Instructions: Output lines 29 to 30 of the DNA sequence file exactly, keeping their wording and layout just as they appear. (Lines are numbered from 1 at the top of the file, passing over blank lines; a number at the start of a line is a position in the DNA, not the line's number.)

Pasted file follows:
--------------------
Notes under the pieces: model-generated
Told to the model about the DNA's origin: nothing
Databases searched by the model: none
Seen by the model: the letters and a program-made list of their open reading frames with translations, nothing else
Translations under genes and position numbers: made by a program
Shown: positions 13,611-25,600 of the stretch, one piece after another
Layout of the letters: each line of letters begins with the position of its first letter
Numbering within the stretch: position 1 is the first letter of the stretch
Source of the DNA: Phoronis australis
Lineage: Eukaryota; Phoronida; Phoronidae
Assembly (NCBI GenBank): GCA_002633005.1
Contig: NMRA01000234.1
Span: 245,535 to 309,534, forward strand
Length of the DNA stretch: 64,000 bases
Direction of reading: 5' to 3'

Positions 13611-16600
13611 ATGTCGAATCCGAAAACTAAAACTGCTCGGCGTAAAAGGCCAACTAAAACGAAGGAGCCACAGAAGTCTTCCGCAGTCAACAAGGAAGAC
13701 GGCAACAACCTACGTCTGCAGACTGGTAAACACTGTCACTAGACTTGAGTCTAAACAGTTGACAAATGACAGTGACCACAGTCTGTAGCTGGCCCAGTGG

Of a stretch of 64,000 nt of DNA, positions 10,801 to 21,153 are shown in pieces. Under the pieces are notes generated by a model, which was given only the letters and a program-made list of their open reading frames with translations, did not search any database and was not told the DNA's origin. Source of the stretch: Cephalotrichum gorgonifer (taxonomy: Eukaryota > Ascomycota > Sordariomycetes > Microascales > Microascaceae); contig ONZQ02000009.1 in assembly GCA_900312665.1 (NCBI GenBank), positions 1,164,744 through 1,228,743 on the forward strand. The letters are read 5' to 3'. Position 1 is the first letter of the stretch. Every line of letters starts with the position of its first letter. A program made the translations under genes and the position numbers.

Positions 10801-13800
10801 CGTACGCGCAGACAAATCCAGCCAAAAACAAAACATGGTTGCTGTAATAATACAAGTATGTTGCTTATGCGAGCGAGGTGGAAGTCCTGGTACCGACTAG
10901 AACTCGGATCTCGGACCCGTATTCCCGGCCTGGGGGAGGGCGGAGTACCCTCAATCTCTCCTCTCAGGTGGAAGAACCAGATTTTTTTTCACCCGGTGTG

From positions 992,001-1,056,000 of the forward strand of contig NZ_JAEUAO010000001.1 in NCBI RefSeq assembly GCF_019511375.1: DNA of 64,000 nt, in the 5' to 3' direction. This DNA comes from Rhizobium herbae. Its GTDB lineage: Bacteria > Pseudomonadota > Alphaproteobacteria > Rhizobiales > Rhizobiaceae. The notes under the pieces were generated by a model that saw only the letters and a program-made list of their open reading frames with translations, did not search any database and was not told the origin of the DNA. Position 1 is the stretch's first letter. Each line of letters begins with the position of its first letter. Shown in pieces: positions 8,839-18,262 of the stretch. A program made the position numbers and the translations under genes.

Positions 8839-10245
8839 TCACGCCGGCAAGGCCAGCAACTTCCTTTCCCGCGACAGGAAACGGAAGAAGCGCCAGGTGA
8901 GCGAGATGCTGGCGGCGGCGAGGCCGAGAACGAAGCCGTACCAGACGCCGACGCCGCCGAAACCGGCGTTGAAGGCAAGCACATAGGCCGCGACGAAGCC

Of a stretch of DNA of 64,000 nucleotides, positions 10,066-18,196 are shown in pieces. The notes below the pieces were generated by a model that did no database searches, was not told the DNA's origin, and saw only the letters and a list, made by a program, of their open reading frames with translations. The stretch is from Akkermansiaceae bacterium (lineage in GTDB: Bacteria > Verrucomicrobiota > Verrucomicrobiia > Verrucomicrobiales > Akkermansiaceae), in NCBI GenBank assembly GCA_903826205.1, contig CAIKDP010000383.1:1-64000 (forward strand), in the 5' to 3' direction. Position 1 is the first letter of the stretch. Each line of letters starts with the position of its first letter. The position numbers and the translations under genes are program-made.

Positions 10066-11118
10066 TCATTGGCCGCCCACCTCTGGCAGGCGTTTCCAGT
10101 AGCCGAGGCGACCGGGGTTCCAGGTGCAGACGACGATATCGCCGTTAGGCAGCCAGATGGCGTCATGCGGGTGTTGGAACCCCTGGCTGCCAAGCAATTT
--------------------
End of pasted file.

10066 TCATTGGCCGCCCACCTCTGGCAGGCGTTTCCAGT
10101 AGCCGAGGCGACCGGGGTTCCAGGTGCAGACGACGATATCGCCGTTAGGCAGCCAGATGGCGTCATGCGGGTGTTGGAACCCCTGGCTGCCAAGCAATTT